You never know when you'll meet a friend you didn't even know you had!
Chance Encounter at the Creamery
If I were stranded on a desert island with only one food, I would choose ice cream. When I was a child it was my favorite treat. It still is. So when the Creamery opened in Chinook a couple years ago, I celebrated its presence with a vanilla malt. When it closed in the fall, my heart fell. Ice cream may be a seasonal treat for you, but for me, I savor it year ‘round.
I don’t go to the Creamery every time I am in Chinook. When does a treat cease to be a treat? I don’t want to take that risk. So I often have to white knuckle the steering wheel right on past. But school had started. Summer was all but over. Winter was in the air. The Creamery would soon close. I let my van, Roshanna, lead me right up to the door.
Roshanna is a carmine red cargo van with my business logo embossed on the side panel. She and I have been partners for over twelve years now. I enjoy a special relationship with her. When I picked her up at the dealer’s, I asked her name. I knew we’d be together a long time. Cars, like cats, have names. “Roshanna,” she said. “That’s a strange name,” I said. “You should talk,” she replied. We are friends. I take good care of her. She knows my likes and dislikes. Therefore she automatically turns into the parking lots and glides to a stop at the Little Montana Café in Grass Range , the A&W in Roundup, the cute little coffee shop in Troy , the Mangy Moose in Priest River , the German café in Ritzville. You get the picture.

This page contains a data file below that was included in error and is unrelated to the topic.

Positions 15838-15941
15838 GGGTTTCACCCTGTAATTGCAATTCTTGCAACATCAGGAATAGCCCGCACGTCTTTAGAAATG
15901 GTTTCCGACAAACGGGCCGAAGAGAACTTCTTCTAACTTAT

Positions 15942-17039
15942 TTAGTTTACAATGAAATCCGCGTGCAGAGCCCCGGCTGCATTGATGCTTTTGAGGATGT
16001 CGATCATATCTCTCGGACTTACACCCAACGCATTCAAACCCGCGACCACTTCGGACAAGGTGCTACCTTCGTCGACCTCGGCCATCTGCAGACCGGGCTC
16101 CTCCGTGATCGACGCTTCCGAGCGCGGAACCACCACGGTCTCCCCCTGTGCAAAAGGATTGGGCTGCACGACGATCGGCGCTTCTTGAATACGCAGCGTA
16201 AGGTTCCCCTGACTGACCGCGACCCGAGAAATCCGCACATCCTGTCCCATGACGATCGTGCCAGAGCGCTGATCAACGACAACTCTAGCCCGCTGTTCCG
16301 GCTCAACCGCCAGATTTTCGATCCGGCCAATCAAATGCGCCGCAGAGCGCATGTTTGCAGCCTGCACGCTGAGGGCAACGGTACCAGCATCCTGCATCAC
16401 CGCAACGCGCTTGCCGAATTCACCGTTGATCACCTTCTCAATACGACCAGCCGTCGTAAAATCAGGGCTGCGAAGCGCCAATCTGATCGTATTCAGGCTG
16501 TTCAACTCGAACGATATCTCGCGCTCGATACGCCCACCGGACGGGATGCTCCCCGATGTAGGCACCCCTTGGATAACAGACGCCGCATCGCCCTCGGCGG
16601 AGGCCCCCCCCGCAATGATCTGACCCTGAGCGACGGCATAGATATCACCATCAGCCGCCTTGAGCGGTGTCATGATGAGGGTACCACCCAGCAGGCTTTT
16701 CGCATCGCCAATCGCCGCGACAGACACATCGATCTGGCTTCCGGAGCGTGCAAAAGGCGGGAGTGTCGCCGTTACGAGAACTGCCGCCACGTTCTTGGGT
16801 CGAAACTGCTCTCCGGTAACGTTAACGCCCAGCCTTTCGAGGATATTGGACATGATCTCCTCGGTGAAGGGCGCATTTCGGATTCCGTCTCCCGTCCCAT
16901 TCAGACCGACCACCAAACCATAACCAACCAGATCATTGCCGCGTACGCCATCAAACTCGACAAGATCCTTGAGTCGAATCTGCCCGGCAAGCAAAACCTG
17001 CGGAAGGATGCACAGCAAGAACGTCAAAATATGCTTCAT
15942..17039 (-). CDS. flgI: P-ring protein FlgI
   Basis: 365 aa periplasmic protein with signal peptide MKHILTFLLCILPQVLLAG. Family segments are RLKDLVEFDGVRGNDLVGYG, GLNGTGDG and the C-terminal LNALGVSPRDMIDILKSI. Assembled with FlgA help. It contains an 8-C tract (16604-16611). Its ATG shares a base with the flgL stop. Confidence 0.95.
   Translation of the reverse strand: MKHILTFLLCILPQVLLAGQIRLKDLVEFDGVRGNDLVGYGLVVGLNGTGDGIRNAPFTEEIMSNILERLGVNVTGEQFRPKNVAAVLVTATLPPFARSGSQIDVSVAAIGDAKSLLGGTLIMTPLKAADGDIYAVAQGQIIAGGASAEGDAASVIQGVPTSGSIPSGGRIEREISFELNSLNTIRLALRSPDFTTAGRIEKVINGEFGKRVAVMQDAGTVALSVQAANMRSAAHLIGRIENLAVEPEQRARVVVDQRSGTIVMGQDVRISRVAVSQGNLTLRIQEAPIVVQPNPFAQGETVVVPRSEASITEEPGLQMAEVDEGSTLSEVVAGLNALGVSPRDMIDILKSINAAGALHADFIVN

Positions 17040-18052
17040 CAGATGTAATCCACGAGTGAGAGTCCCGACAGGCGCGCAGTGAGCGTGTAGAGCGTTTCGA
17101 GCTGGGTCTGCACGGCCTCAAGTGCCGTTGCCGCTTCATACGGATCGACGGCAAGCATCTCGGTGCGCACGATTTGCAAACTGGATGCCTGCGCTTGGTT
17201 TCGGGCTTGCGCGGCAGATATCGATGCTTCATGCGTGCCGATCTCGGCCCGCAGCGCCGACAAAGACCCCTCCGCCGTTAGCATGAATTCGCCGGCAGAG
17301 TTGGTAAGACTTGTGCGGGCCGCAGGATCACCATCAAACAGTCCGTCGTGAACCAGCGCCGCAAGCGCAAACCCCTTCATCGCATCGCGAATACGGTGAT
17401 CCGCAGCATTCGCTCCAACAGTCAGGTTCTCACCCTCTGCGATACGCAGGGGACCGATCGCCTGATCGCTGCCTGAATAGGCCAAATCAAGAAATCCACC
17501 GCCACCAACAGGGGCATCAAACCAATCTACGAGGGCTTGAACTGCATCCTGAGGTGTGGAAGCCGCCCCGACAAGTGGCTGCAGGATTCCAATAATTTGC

I purchased my vanilla cone and sat at the table out front, enjoying the late summer warmth as the ice cream trickled down my throat. A bicycle pulled in front of the shop. Roshanna winked at me from her parking space. We both recognize a kindred spirit when we see one. The rider pulled off his helmet and placed it at the other end of the table where I was sitting. “I see your bicycle automatically drove you here,” I said to the rider. “It never passes up an ice-cream shop,” he said. We grinned.
Then his buddy rolled in on his bike and we had a minute or two of chit-chat. They were pedaling coast to coast, from Seattle to Boston . The man who stopped for ice-cream was from Seattle . His buddy was from Boston . Boston asked me if I knew of a barber in town. He ruffled his hair, sweaty from the ride. The men had been on the road nearly two weeks and he was feeling shabby.
“Why, yes. Go down to Indiana Street and turn right. The shop is three or four blocks up the street, on the left. The sign simply says ‘Barber Shop.’ Linda is the barber. Tell her I sent you.” Then I added, “She’ll hack it off for you.”
The men bent over with laughter. I laughed too. I don’t know why I say these things. I don’t mean anything by them. It is a form of what I call “cowboy talk”. These phrases bypass my brain and roll off my tongue.
Seattle went inside to get his ice cream. Boston jumped back on his bike and rolled down the street, still laughing. I climbed into Roshanna and headed out of town. But first, I drove down Indiana and sure enough, the Bostonian’s bicycle was parked in front of the Barber Shop.
A chance encounter at the Creamery, my blurted out remark, and these men will never forget their stop in Chinook where Mr. Seattle had ice cream and Mr. Boston had his hair hacked off.
Havre Daily News: Home Again
Published November 25, 2009